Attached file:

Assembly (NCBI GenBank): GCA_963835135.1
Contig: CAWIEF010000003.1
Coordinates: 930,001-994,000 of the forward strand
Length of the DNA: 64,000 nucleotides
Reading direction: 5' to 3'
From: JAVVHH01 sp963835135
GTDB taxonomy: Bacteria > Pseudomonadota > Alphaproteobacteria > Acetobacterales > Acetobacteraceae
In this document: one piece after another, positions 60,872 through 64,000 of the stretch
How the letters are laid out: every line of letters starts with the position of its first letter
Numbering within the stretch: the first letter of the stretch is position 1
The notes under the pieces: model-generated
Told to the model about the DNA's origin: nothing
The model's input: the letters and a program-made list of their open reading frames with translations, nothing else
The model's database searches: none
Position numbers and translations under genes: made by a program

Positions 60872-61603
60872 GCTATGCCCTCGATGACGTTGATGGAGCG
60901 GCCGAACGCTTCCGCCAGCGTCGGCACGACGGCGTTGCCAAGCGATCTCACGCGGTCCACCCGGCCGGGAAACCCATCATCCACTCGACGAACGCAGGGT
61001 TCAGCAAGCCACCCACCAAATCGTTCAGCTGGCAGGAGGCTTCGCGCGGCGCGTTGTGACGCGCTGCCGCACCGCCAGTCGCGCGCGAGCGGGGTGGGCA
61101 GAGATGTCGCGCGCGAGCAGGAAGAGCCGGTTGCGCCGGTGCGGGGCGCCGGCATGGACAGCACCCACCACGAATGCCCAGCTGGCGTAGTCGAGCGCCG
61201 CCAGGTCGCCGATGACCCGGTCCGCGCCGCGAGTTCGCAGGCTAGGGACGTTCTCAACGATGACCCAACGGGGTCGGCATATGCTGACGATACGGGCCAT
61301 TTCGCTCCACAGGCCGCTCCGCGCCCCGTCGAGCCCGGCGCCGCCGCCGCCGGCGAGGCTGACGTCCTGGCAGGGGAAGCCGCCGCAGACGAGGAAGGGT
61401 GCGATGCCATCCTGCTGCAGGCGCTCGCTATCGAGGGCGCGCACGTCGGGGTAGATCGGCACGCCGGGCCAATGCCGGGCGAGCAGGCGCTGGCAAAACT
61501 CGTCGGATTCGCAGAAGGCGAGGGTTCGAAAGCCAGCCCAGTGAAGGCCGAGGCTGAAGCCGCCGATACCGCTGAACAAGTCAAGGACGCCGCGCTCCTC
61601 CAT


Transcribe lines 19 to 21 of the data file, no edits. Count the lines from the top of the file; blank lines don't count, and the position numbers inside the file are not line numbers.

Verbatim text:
61001 TCAGCAAGCCACCCACCAAATCGTTCAGCTGGCAGGAGGCTTCGCGCGGCGCGTTGTGACGCGCTGCCGCACCGCCAGTCGCGCGCGAGCGGGGTGGGCA
61101 GAGATGTCGCGCGCGAGCAGGAAGAGCCGGTTGCGCCGGTGCGGGGCGCCGGCATGGACAGCACCCACCACGAATGCCCAGCTGGCGTAGTCGAGCGCCG
61201 CCAGGTCGCCGATGACCCGGTCCGCGCCGCGAGTTCGCAGGCTAGGGACGTTCTCAACGATGACCCAACGGGGTCGGCATATGCTGACGATACGGGCCAT